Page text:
On Friday, the UK government announced that an insolvency investigation into Micasa WW Ltd and Remultex Ltd showed that between February 2019 and December 2020 the companies engaged in bitcoin fraud, transferring almost 1 £.3million through their accounts with no trace.
In A press releasethe UK says the two companies fumbled the bag during questioning over the large unregistered transfers, prompting the High Court to order their accounts liquidated and closed for lack of liability.
“Micasa, along with associated company Remultex, both closed after accounts failed to explain large payments and misuse of bounce-back loans,” the press release read in part.
Companies cannot book £50,000 BBL
Investigators who carried out the investigation found the companies had moved a £50,000 repayment loan and there was only one record or document showing they were following the rules while moving the sum cash lump sum. Remultex had a £30,000 bounce loan even when his account was ineligible to receive the funds.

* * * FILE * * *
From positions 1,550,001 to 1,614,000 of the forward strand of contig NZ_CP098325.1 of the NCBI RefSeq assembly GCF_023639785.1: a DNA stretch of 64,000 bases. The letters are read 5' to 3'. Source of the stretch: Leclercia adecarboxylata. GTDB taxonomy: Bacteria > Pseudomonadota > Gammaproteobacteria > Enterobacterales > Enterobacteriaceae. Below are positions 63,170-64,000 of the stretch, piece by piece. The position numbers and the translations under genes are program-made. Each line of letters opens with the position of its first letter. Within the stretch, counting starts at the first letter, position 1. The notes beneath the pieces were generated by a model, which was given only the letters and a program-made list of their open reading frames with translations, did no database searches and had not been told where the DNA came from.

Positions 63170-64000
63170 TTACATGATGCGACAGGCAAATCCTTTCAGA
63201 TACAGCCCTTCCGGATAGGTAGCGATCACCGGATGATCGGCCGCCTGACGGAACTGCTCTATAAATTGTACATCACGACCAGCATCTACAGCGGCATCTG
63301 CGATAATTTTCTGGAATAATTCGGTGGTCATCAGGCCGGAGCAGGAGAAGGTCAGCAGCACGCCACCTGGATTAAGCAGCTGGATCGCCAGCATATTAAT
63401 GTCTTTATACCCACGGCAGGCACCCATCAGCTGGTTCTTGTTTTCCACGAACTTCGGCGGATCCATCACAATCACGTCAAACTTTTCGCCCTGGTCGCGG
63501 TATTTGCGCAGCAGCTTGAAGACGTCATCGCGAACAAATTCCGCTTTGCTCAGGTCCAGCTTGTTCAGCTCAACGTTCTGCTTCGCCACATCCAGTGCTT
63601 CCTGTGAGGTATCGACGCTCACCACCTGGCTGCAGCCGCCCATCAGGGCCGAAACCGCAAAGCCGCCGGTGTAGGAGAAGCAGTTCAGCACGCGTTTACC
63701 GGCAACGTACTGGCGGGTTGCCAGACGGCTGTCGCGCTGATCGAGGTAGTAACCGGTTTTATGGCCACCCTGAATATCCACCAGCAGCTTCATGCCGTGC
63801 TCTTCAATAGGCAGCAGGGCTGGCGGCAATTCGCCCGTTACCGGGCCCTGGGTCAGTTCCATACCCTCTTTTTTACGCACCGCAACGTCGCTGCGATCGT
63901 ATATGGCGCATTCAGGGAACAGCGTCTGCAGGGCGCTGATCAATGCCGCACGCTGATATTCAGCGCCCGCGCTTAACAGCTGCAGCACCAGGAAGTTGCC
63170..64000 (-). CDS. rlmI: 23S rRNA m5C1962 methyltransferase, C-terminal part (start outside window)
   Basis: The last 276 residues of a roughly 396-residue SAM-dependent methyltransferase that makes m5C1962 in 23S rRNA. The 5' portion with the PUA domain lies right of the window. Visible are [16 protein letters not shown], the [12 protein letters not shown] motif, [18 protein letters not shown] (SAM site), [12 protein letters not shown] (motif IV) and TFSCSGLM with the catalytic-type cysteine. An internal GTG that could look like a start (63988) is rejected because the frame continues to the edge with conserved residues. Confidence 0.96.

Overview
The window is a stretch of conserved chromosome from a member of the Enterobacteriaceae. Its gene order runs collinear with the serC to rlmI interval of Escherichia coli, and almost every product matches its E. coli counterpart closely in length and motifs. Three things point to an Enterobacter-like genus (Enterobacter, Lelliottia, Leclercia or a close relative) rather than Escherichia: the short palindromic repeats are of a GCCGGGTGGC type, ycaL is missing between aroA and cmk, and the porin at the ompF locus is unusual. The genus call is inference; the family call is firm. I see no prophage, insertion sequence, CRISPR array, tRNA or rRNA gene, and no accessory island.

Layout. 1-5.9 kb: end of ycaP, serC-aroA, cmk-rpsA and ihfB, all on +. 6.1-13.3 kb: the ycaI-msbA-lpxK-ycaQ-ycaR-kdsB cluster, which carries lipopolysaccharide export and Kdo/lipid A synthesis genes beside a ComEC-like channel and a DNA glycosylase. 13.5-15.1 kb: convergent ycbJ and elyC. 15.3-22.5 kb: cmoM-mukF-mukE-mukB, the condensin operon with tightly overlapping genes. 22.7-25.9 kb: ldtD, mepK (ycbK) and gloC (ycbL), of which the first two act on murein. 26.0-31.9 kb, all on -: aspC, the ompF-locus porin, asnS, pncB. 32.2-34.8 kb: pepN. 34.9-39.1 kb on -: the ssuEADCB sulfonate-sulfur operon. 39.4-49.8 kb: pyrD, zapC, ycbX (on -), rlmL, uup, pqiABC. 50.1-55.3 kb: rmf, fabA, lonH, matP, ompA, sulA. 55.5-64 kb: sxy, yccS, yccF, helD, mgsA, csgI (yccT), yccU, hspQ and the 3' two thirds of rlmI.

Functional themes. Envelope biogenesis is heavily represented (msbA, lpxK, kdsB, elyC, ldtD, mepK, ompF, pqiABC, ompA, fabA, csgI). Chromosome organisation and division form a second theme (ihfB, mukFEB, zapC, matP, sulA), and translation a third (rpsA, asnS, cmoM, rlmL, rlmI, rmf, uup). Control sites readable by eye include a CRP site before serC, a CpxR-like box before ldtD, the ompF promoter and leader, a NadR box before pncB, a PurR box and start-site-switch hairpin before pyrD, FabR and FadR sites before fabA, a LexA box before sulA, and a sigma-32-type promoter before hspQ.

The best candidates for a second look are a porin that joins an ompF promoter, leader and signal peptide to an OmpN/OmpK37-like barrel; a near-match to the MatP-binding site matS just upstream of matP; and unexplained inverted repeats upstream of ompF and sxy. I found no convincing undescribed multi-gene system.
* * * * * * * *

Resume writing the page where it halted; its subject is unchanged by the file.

“The company had been identified as potentially involved in a cryptocurrency scam, although the lack of accounting records meant it was not possible to verify whether its activity was a legitimate business activity. Investigators have identified that it had secured a £50,000 bounce back loan (BBL), although there was also no evidence that the company was eligible under the rules of the scheme,” the press release said.
A Manchester High Court judge, Woodward, has ruled it was in the public interest to close the businesses as they breach trading policies and operate without commercial ‘probity’ which has led to transfers illicit money.
“As part of its duties, the official receiver as liquidator will seek to recover and realize the assets of the company to make returns to creditors,” said David Hope, the insolvency service’s chief investigator.
Cryptocurrency on the rise
As cryptocurrency gains momentum, crypto crime has become a major issue forcing law enforcement to investigate illicit blockchain transactions. In 2020 alone, around $10 billion was defrauded in illicit money flows, according to data provided by On-chain analysisand in 2021, the crime rate has increased significantly to $14 billion in global cryptocurrency transactions.
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